Not everyone who consumes alcohol has issues with alcohol dependence. Plenty of people are able to drink in moderation, without many ill effects on their physical or mental health, and they are able to stop drinking if their behavior ever becomes harmful or creates negative consequences.
The alcoholic is unable to do this. Even when it's clear that there are many negative consequences, the addiction remains. A person struggling with alcohol dependence will allow the addiction to overtake his or her life, so that getting the next drink becomes a central focus and obsession. There are many complex and interrelated risk factors and causes for alcohol dependence, but here are a few of the causes.
1) It runs in the family
Research suggests that around half of the total risk factors for alcoholism may be genetic. Your genes are ways your body is programed to be predisposed towards certain characteristics. is not a single genetic cause of alcoholism, but a variety of genes may work together to increase your vulnerabilities towards alcohol dependence and addictive behavior.
Some biological factors that increase your vulnerability include a smaller amygdala, or the part of the brain that controls emotional cravings, and abnormal levels of the neurotransmitters serotonin, that produces feelings of relaxation, and dopamine, that helps you feel pleasure. If there is a history of alcoholism in your family, realize that these genetic factors may make it harder for you to control your own drinking.
2) A background where excessive drinking is normal
If you grew up with alcoholic family members, part of your vulnerability could be due to nature, that is, your genetics and biology. However, there are also a lot of harm that can be done through nurture, or what you grew up around.
Children tend to absorb a lot of behavior from their parents, and older children imitate the behavior of their peers. We learn from other people as they set an example of what kind of behavior is normal or expected.
Attitudes towards alcohol that are above healthy, moderate levels, or using alcohol as a way to cope with stress will set unhealthy patterns that you may unknowingly be imitating.
3) Bad habits running unchecked over a long period of time
While some people may be more vulnerable to alcohol addiction then others, anyone can develop an harmful attachment to alcohol if they continue to drink excessively over a long period of time. If you binge drink (consume more then 4 or 5 drinks in two hours) on a regular basis, you can wreck havoc on your neurons, brain chemistry, neurotransmitters, and blood flow, that will eventually make it difficult to function without alcohol.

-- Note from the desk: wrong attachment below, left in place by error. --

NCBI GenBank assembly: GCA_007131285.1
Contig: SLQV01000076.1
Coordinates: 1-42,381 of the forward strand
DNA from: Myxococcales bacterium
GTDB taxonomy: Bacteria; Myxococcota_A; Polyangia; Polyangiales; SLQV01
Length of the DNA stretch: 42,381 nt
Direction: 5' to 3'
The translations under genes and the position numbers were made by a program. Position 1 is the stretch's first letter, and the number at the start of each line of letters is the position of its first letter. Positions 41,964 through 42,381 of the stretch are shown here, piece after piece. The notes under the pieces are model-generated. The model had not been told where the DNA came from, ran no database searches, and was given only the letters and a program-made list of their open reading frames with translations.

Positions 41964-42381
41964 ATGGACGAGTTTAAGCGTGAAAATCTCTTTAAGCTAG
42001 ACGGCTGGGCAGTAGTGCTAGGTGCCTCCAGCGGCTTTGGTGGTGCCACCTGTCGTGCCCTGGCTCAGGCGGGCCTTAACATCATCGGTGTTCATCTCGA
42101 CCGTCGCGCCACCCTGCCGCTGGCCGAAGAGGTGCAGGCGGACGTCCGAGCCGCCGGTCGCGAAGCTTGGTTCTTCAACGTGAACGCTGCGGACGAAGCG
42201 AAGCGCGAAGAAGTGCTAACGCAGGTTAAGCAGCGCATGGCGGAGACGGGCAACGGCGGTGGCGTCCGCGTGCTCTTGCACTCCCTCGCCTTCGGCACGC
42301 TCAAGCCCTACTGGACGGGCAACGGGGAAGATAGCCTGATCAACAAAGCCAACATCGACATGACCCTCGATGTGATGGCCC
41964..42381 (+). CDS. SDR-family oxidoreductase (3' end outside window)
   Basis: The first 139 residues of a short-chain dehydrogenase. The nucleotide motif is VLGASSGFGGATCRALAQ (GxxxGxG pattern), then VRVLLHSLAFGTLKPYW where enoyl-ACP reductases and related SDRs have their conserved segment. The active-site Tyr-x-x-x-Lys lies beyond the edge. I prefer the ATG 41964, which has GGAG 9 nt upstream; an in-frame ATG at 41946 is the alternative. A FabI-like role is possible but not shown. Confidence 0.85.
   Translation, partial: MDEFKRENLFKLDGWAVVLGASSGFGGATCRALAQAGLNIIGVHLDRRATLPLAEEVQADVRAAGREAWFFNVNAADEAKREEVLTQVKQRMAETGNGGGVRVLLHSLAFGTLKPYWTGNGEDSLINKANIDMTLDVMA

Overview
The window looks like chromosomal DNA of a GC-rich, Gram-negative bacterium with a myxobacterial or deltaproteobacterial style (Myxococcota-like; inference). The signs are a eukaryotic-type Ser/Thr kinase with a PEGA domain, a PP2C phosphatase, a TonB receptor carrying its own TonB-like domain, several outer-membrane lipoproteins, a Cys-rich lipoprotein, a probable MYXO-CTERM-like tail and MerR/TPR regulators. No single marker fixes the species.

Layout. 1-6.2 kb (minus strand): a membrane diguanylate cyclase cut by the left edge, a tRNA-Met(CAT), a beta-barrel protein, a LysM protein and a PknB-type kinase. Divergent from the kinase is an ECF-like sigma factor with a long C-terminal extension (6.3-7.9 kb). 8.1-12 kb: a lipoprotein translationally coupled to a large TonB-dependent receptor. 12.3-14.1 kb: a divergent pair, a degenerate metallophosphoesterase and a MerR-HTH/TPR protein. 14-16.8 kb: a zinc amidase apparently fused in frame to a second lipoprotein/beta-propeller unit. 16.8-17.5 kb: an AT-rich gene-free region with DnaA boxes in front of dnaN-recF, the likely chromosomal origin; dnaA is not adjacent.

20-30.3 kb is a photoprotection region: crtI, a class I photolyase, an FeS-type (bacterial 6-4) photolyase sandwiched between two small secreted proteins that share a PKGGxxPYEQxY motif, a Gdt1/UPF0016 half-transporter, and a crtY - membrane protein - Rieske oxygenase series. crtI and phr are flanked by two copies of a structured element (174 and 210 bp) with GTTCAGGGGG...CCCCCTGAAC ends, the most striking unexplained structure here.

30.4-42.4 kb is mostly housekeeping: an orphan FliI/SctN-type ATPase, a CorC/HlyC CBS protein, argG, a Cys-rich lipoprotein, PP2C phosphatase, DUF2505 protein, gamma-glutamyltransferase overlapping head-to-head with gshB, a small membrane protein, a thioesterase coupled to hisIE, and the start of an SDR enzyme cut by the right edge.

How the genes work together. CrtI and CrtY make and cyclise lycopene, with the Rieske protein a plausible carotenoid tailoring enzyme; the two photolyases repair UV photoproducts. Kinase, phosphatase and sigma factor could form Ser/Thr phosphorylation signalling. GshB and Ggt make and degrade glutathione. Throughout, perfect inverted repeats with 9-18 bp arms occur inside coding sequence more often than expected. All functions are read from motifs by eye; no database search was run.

Drinking releases very high levels of neurotransmitters that create pleasurable feelings, and the body over time will react by being less sensitive to these neurotransmitters, which can in turn create bad moods or physical sickness when alcohol is not in your system.
4) There are underlying mental health issues, or stresses
Alcohol block out emotional pain or mental trauma, and can therefore become something you turn to relieve negative emotions, mental health issues, or traumatic memories. Anxious, fearful, or angry feelings can easily feel "resolved" by alcohol, but in fact they are merely being repressed and ignored by a haze of being under the influence.
Poor self-image or an inability to deal with difficult feelings can make alcohol seem like an attractive solution, but in fact, they merely push these feelings aside to come back later with more intensity.
5) Poor coping mechanisms for the stresses and anxieties of life
The truth is that there are many better ways of dealing with stress then turning to drink. Physical exercise, talking through things with close friends, or simply finding activities that can allow you to enjoy life can be a huge protector against alcohol abuse.
You may feel helpless against alcohol, but the truth is that help is available. Look for a therapist, support group, or detox center to help you find alterative ways of enjoying life and dealing with your hard feelings. Doing so may involve hard work, but it will help you become free to live the life you truly want.